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Budget tracking survey - Financing Disaster Risk Reduction at local levels in Viet Nam

6 August 2013

This study is part of JANI (Joint Advocacy Network Initiative 2012-2013) project, funded by ECHO.

The history and civilisation of Vietnam stretch back to ancient times, but the country also has a long history of natural disasters. Water has always brought prosperity, enabling rice farming in irrigated fields, but it has also caused destruction and poverty as a result of repeated flooding. Settlements on the country's long coast-line have exploited sea products (including nước mắm or fermented fish sauce in brine) and seized opportunities for trade, but they have equally been in the path of devastating typhoons. People have always had to face these dangers, living trapped in the perpetual battle between Son Tinh[1]and Thuy Tinh[2].

In Imperial times, the centralised system devoted substantial resources to the improvement and maintenance of the irrigation or dyke systems, mainly to preserve the power of the Emperor. Communities were involved in the protection of their infrastructures. But changes in society, changes in the economy, and changes in community solidarity have profoundly modified the way people confront natural hazards. Dykes are now mainly built and repaired by companies in return for monetary payment, and plans are prepared by experts who sometimes have limited knowledge of local situations.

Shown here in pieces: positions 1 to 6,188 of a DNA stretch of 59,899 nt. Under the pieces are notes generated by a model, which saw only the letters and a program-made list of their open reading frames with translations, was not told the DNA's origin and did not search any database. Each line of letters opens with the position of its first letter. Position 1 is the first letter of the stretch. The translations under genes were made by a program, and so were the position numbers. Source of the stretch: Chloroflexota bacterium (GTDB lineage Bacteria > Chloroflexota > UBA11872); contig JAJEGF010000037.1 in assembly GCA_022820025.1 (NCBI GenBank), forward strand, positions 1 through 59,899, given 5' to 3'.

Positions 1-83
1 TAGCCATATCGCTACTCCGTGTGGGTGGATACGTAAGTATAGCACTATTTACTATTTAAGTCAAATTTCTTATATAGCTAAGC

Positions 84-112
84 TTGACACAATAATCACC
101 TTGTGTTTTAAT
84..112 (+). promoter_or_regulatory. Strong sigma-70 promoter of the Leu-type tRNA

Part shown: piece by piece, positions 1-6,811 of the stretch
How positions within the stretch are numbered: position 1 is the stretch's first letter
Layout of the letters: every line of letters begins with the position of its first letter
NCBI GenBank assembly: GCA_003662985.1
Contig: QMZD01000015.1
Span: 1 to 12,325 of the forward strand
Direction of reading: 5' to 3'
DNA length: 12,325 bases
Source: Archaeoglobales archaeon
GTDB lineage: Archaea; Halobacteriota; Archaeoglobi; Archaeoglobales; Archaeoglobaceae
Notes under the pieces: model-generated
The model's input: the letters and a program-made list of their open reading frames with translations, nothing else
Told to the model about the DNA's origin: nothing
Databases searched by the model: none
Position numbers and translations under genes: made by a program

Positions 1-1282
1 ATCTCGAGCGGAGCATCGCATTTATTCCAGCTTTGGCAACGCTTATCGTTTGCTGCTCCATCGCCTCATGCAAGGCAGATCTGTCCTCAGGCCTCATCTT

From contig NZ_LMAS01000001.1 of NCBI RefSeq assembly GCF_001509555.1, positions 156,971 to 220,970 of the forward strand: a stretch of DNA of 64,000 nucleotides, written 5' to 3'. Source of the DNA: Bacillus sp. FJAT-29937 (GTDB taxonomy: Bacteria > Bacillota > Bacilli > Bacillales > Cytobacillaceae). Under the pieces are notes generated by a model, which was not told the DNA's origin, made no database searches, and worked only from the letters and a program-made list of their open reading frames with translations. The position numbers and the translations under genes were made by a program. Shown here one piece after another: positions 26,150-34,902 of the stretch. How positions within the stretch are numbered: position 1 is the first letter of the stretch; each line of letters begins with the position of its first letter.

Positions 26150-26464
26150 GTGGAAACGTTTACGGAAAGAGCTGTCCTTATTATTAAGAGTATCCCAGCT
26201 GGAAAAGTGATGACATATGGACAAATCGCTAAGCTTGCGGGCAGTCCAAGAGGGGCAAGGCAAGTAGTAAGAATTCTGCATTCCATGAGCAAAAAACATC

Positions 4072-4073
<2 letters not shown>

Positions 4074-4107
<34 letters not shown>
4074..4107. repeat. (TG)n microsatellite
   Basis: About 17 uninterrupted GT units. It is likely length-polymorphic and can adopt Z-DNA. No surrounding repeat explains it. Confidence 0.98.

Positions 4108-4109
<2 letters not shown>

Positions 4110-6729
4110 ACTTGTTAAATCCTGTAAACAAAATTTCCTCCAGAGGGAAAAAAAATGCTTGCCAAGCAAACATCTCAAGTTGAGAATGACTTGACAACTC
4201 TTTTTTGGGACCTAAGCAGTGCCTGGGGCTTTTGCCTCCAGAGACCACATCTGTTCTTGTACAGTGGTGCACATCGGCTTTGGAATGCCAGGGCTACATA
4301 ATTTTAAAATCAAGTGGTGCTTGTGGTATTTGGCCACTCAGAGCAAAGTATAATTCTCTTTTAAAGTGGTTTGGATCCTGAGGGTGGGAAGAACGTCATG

More recently, climate change has modified levels of rain and heat and increased the intensity of extreme events such as cyclones. Losses caused by natural disasters are estimated at about 1% of GDP [3]for the period 1989 - 2008[4], which is more than the growth of the agriculture sector in recent years[5].

The development of urbanisation, uncontrolled construction and infrastructure that does not pay enough attention to water management have also led to more damage. Take the following examples:  new settlement areas without drainage; roads on hillsides with no provision for evacuating water thus increasing the duration of flooding; river bank protection not properly built and supervised, and easily destroyed (Can Tho, May 2013); hydropower dams releasing water without warning (Cyclone Xangsane, Ketsana 2009); extending cultivated land in normally “good” flooding areas (Mekong Delta) using weak, easily breached dykes; building houses without reinforcement (based on the assumption that concrete is “strong”) and new public buildings which cannot withstand the force of storms. All these practices have unfortunately contributed to increasing the volume of damage and loss as a result of natural disasters.

Disaster risk reduction is a global objective: strategy, law, organisation, participation, partnerships, and integration in development plans are all needed to make real progress. Over the past 15 years Vietnam has made significant advances, but as the Views from the Front Line (VFL) surveys conducted in 2011 and 2013 [6]have shown, the financial resources to reduce the impact of natural hazards on lives and on property are lacking at various levels and notably at local level.

The Global Network on Disaster Reduction statement for a post 2015 HFA[7]includes the following recommendations:“Tackle the underlying causes of people’s vulnerability to disasters: